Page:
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Rick Riordan’s Best Mythology Books

In 2005, Rick Riordan published his novel Percy Jackson and The Lightning Thief. It was the first of his books to be based on Greek mythology. Since then, the author has written various YA series’, and many of these explore ancient mythologies. His relatable characters and thrilling stories have earned him a broad audience beyond just kids and young adults. With his new book, Magnus Chase and the Hammer of Thor set for release on October 4, we’re looking at our favorite Rick Riordan books and what made them so special.

Percy Jackson and the Titan’s Curse

percy-jackson-titans-curse-original-cover

The Titan’s Curse is the third instalment of the Percy Jackson series. It tells the story of Percy and co. who set off on a quest to save Annabeth and the Goddess Artemis. As always, the group faces a few problems along the way.

This has to be one of my favourite of Riordan’s books because it was so thrilling I could not put it down. This book made me realise how much I truly loved Percy Jackson.

The Titan’s Curse is a turning point in Percy’s story. From this point on, everything gets a little darker. It also opened speculation for the final book, The Last Olympian. When newly introduced characters, Bianca di Angelo and Zoe Nightshade, die on the quest, it’s not until after you finish the books that you realise these characters died because a quest is only meant for three demigods, not five. Dark, right?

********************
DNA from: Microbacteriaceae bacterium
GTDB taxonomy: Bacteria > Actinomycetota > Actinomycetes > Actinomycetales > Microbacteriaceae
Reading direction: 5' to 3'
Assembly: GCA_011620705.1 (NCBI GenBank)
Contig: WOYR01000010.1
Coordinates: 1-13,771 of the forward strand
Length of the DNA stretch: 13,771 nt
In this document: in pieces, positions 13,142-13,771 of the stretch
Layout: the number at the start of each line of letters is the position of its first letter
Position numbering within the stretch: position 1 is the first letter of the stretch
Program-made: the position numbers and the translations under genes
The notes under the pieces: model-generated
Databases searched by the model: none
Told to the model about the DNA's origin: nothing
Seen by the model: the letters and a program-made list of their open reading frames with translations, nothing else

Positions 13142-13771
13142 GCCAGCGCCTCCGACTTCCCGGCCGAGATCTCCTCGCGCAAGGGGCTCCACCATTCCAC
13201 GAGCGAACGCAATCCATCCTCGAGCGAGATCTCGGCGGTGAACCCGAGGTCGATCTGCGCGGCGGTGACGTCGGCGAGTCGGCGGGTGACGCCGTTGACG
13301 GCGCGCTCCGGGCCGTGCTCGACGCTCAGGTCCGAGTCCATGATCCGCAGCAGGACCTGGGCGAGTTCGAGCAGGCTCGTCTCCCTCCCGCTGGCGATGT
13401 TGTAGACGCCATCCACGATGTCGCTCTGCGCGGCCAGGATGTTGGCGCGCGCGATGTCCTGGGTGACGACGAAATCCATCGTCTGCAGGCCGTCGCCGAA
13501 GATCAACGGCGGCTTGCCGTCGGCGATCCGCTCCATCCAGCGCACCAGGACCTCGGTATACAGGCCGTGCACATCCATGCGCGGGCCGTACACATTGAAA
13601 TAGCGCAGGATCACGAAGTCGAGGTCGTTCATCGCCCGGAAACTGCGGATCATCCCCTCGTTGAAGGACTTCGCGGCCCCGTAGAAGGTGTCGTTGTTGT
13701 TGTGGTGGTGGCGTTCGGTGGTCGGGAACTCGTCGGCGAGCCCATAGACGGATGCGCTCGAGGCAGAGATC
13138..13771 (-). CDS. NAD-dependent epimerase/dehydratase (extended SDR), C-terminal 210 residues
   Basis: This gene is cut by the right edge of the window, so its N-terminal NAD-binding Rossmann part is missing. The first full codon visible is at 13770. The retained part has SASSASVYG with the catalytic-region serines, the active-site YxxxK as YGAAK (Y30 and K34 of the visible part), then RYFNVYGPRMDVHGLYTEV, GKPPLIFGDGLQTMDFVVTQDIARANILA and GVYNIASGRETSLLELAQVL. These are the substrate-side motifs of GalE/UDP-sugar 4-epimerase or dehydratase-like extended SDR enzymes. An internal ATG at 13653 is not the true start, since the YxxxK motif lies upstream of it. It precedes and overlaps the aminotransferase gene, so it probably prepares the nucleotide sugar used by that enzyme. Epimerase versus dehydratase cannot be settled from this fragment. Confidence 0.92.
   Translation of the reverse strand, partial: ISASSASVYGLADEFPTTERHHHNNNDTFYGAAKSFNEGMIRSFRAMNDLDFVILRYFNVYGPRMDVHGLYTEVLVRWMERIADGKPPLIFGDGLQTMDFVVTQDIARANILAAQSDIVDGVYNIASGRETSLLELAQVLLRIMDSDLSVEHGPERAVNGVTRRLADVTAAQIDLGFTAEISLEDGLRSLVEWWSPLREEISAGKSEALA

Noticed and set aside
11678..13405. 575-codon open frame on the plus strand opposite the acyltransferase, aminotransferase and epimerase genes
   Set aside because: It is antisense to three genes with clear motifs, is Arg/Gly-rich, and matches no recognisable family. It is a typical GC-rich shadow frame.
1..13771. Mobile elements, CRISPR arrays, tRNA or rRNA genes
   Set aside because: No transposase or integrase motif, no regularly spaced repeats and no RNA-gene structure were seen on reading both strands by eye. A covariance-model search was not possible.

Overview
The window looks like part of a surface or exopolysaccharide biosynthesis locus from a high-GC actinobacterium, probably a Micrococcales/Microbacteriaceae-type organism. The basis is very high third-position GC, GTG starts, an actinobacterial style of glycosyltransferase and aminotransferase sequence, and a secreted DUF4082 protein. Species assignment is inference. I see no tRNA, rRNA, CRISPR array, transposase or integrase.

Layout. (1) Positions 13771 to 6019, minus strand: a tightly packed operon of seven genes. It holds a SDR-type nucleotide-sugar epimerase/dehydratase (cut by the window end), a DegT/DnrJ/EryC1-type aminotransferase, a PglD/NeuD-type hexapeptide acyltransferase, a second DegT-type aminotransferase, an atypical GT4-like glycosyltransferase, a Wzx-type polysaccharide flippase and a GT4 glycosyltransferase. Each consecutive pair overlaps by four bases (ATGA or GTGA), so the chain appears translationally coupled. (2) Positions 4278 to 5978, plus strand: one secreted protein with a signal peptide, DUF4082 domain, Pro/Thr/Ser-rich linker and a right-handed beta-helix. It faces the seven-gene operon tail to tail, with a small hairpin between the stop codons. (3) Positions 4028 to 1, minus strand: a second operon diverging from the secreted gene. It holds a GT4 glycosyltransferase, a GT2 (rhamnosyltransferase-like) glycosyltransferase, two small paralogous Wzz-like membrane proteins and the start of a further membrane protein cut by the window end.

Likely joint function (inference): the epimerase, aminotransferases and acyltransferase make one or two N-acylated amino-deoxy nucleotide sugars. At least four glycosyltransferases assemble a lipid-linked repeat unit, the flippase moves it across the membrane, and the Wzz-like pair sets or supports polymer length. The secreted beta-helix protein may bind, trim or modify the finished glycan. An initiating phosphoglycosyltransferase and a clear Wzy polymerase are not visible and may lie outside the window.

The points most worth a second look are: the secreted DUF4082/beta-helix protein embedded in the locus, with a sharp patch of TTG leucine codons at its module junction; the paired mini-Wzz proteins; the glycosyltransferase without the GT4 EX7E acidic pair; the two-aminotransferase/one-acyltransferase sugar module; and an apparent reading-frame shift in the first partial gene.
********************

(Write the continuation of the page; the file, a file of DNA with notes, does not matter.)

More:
Another great thing about The Titan’s Curse is the new characters; specifically, Nico di Angelo. Nico is a complex kid who becomes one of the series’ best-loved characters. Things really turn around when we eventually find out he is the son of Hades. With characters who are children of the two other major gods (Zeus and Poseidon) in the books, nobody knew if there were more children of other gods. And Riordan picks the best time to shock us with this news too.

What I love most about this book is Percy’s heroism. While Atlas usually holds up the sky, Percy finds that Artemis has taken his place. He takes the weight off her and holds it himself so his friends can battle the Titans. This is incredibly inspiring to me because, dude, if a 14-year-old can hold up the sky, then I can do anything. This is one of the top reasons why Percy is my role model. This may not be the book that everyone immediately remembers in the series, but it holds a special place in my heart.